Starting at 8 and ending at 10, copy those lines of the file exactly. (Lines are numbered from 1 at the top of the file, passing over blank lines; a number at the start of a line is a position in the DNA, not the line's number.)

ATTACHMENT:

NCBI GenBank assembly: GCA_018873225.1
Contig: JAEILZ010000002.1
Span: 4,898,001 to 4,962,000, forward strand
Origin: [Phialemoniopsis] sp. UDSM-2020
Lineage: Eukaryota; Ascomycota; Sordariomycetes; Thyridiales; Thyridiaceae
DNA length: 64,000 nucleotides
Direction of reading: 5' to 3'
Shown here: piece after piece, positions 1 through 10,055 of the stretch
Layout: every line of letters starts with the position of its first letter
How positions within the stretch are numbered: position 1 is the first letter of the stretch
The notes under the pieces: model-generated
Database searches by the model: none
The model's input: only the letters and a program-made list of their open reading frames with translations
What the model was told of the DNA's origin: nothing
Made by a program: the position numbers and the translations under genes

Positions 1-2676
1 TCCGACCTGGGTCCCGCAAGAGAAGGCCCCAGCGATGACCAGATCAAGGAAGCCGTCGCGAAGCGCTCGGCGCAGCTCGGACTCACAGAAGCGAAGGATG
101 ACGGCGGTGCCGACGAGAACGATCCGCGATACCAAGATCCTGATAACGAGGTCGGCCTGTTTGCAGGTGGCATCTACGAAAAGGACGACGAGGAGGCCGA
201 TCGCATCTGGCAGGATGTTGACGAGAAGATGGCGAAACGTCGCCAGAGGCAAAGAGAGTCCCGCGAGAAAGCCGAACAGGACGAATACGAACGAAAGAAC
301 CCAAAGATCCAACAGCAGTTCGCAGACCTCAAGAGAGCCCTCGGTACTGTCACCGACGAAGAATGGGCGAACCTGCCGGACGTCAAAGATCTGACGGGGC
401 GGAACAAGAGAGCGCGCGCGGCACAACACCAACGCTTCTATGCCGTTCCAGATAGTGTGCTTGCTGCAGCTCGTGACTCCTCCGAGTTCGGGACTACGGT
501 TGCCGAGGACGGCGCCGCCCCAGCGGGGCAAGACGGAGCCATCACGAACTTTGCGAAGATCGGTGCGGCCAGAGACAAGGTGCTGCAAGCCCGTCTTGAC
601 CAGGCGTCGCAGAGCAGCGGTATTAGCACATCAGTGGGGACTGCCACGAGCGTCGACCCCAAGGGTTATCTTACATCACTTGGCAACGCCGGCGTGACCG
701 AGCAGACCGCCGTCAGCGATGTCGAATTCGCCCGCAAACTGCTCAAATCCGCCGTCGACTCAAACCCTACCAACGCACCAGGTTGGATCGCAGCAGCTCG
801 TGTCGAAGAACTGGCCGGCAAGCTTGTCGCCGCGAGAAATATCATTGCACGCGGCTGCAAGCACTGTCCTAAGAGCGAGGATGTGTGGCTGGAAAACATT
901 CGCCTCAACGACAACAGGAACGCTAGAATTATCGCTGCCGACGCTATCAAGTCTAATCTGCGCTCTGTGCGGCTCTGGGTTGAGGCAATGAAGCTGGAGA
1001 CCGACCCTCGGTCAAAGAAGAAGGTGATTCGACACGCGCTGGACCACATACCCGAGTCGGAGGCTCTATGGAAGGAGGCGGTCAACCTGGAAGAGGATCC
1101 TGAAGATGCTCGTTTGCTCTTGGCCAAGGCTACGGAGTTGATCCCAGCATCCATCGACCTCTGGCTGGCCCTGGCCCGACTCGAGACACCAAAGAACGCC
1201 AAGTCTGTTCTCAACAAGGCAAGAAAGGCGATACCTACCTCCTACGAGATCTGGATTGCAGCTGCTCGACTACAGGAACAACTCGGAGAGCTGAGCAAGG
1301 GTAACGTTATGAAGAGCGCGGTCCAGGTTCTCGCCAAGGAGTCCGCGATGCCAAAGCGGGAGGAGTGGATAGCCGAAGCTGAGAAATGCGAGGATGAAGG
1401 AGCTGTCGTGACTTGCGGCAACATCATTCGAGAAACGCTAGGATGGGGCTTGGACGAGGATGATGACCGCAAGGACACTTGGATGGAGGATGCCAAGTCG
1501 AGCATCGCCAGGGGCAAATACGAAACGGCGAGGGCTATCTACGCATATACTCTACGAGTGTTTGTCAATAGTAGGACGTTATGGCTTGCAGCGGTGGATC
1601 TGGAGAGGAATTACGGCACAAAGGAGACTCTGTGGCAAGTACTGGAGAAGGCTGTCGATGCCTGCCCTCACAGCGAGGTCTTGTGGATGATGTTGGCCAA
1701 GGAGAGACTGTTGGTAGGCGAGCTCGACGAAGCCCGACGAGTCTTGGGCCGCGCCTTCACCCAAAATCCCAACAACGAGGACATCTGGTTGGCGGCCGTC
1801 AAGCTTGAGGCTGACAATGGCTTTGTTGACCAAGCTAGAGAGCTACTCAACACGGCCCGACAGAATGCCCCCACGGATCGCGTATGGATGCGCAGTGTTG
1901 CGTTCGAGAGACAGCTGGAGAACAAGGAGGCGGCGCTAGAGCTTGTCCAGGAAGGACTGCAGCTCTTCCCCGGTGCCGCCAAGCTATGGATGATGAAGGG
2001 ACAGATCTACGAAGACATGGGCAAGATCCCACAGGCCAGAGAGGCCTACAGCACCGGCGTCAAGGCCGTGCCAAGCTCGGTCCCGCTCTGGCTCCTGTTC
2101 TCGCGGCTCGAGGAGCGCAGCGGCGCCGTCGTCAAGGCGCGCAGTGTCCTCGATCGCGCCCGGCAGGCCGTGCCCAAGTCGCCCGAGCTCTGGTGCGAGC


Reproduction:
Shown here: piece after piece, positions 1 through 10,055 of the stretch
Layout: every line of letters starts with the position of its first letter
How positions within the stretch are numbered: position 1 is the first letter of the stretch